What is a private FDR hearing?

In financial remedy cases, the Financial Dispute Resolution hearing is a key stage.  It is a “without prejudice” hearing at which the parties are expected to roll their sleeves up, negotiate and focus on settlement.  What happens at the FDR stays at the FDR; neither party can refer to settlement proposals after the event if the case goes to a final hearing.

At court, financial remedy cases have less priority than cases involving children., and all cases are subject to significant delays, including last minute adjournments. The court system has for some timed been a slow, expensive and unpredictable beast. Increasingly judges have less time to spend on cases and to prepare, and attending court is rarely a comfortable or pleasant experience. To counter this family lawyers have developed a parallel process designed to mitigate the worst excesses of litigation.

How does this work?

If the parties agree, they can step out of the court process and arrange a “private” hearing themselves.

The private process mimics a court hearing; documents are prepared, lawyers address a judge who then gives a sign of how the law applies and the outcome likely if the case went to a final hearing.

Rather than attend court, where there may be few private rooms, and little time available, the private FDR is usually at the office of a barrister. This is frankly a much more pleasant experience than going to court.

The parties agree the judge in advance- an experienced lawyer who may sit as a part time judge. The judge will only deal with your case, unlike at court where your case is one of many considered that day. You can have total confidence that the judge will have received and had time to read the papers in advance, time to prepare your case thoroughly. You can no longer assume this when a case goes to court.

The Private FDR: preparation and hearing

The preparation mimics that for a court-based FDR; the parties agree a bundle of relevant documents, and both make offers of settlement. Flexibility is key; the parties are centre stage, while at court you are “competing” with the other cases in the judge’s list, for a finite amount of time.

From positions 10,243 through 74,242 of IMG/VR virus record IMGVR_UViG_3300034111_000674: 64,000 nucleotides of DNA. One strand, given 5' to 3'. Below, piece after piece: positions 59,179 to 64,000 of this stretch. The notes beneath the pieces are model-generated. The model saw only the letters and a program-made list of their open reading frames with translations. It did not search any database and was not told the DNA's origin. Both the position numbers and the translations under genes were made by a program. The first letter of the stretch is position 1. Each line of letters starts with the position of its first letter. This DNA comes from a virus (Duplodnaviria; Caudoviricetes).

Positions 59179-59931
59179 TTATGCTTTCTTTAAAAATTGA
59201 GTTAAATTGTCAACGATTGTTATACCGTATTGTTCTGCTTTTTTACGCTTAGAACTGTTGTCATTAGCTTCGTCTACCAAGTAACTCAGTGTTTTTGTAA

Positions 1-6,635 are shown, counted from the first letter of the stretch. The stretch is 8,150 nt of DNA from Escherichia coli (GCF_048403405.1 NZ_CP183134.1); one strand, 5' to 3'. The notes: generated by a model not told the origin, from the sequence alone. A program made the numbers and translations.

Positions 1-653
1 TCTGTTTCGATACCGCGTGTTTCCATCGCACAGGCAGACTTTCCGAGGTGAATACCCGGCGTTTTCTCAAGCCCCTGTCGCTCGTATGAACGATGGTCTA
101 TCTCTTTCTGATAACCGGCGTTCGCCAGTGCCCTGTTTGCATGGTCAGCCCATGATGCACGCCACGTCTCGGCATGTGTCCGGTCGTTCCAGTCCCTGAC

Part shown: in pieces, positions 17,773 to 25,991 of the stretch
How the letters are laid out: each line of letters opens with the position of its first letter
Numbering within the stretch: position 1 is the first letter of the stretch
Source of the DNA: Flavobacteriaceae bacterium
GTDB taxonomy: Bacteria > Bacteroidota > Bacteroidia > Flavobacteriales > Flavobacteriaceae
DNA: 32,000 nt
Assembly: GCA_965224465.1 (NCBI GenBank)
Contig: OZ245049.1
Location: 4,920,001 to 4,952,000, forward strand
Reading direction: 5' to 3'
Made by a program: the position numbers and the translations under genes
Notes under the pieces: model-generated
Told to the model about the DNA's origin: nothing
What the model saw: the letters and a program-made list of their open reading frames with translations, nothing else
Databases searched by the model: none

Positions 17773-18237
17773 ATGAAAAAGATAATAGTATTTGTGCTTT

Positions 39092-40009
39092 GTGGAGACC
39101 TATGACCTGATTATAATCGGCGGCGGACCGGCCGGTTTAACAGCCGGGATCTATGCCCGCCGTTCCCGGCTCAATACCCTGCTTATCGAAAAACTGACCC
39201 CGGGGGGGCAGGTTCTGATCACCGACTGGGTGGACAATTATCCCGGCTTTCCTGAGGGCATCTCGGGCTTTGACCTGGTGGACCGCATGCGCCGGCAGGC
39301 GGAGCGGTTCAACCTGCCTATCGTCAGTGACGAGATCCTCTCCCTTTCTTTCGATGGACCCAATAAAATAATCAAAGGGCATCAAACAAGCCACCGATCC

Having read the papers, the judge will comment on the offers and give an opinion as to the outcome if the case went to a final hearing. The parties will then have time to consider this and negotiate.

If a particular issue is proving a stumbling block, the judge can provide their view on this. This is not always possible at court; often a Judge has not had the time to reads the papers sufficiently to do so and is not prepared to give a sign.

The court-based FDR offers a reasonable chance of succeeding: this is enhanced significantly in the private setting. The circumstances are far more conducive to settlement than the court process.

If the case settles, the order can then be drafted, signed and sent to the court for approval by a Judge.

If this does not happen, the private FDR judge will supply a written summary of the matter, the offers made and their indication, and the case reverts to the court system.  This can be a useful reference point if you don’t reach agreement.

What are the timescales?

This is a key advantage: the timescales compared are extremely favourable. We can arrange a private FDR in a matter of weeks; the only limitations being the availability of the agreed judge and the time it takes to prepare the papers necessary to deal with the case.

It can take anything up to a year from the start of a case to reach the FDR stage at court.

What are the disadvantages if any?

The only downside is you must pay for the cost of a private FDR judge. But you must take a broad view of this: the costs of keeping a case with solicitors for anything up to a year before the court FDR are high, plus what price early settlement?  How do you quantify the early resolution of the case and avoiding having to go to a final hearing.

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